The Daily Q: What price has New York paid for bankers’ backdoor mortgage system?

On Friday, New York State Attorney General Eric Schneiderman filed a lawsuit against the nation’s largest banks, alleging that their use of a private national mortgage database run by a company called Mortgage Electronic Recording Systems (MERS) has facilitated systematic fraud in foreclosure filings. The suit alleges that financial institutions that rely on MERS have moved to foreclose on homeowners without the legal standing to do so, and further charges that MERS has effectively circumvented the public record, greatly reducing the public’s ability to make sure those banks comply with lending and foreclosure procedures.

A consortium of financial institutions founded MERS in 1995 to expedite the packaging and resale of home loans by circumventing the paperwork and fees local governments typically require when a mortgage note changes hands. In the attorney general’s words, “The mortgage industry created MERS to allow financial institutions to evade county recording fees, avoid the need to publicly record mortgage transfers, and facilitate the rapid sale and securitization of mortgages en masse.”

If lenders used MERS to avoid paying recording fees with county clerks, then we want to know: Roughly how much money could have local governments in New York lost as a result?

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What we found

The black box of MERS proved slow to reveal its secrets. Nationally, former MERSCORP President and CEO R.K. Arnold said in 2009 that MERS had saved its members more than $2 billion and that MERS facilitates approximately 60 percent of all loans in the United States.

Some back-of-the-napkin math can give us a very rough estimate for how this translates to New York City – and it could be $100 million or more.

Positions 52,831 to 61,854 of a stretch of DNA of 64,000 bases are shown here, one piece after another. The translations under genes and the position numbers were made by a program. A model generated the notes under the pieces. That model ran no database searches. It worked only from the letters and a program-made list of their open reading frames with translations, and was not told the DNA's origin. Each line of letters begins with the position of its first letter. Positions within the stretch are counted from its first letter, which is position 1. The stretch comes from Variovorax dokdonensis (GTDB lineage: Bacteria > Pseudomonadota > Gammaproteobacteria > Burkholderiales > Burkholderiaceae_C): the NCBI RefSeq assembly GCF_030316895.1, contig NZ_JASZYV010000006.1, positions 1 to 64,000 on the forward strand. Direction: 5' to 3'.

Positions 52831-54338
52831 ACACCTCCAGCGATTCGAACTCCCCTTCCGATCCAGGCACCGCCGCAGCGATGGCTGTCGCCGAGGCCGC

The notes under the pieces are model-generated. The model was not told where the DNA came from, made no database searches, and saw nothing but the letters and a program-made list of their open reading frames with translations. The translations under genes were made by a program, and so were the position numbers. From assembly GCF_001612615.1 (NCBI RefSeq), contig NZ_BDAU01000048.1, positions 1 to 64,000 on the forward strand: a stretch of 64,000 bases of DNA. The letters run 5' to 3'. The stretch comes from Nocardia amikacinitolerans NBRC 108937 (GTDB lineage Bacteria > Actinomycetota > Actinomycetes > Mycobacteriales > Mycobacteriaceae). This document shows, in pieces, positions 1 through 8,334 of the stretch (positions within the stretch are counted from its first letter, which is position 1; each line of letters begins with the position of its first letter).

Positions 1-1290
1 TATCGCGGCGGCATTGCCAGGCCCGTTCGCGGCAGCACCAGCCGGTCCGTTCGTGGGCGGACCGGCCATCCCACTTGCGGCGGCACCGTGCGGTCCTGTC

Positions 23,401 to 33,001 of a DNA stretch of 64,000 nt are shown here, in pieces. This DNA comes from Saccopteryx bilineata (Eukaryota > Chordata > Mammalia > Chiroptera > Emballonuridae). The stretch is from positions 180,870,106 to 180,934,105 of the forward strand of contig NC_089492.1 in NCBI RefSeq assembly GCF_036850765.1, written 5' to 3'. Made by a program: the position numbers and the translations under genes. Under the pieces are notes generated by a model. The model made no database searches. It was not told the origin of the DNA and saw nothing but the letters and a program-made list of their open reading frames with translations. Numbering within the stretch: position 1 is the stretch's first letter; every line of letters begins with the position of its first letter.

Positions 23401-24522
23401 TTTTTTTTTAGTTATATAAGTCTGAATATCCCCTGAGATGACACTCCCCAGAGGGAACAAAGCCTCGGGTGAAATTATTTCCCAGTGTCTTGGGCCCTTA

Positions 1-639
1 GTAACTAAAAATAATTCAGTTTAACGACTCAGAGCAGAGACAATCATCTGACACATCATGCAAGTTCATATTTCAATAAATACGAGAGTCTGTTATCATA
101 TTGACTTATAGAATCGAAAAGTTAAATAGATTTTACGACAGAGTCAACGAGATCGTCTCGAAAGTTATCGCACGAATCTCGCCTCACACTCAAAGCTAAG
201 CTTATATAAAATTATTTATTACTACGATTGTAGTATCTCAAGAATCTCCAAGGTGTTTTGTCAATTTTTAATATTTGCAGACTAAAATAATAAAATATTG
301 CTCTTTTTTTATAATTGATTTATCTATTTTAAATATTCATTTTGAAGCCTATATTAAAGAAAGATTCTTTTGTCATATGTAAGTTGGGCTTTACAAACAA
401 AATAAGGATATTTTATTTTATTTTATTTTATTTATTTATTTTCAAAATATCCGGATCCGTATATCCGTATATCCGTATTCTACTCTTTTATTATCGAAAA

According to the Federal Reserve Bank of New York, as of March 2011 1.6 million mortgages were outstanding across the five boroughs. In New York City, the recording fee for a mortgage is $45 plus $5 per page, and mortgages can run to 20 pages or more.

So if we take as an example a mortgage at 25 pages thats 25 x 5 = $125 plus the $45 base fee is $170. If MERS handles the same proportion of loans in New York as it does nationally then we take 60 percent of 1,622,187 NYC loans equals 973,312 loans handled by MERS.

973,312 loans times $170 average recording fee is $165.5 million of lost revenue.

If the typical mortgage is 10 pages, that figure would be $92,464,659.

And that’s just on outstanding mortgages. MERS started all the way back in 1995.

This number is most likely higher, though, since the beauty of MERS for the banks is that mortgages can be transferred between parties, as part of the securitization process, any number of times for free. Financial blogger Yves Smith reported that the recorder for Salem County, Mass., determined that MERS mortgages had each been transferred at least twice, each time avoiding recording fees. So double or triple the numbers above.

Whether these swaps should be included as lost revenue is a tricky question, however, since mortgage securitization as we know it might have developed differently if a bank incurred this marginal fee for each mortgage transfer. Banks, after all, have an eye for the bottom line.

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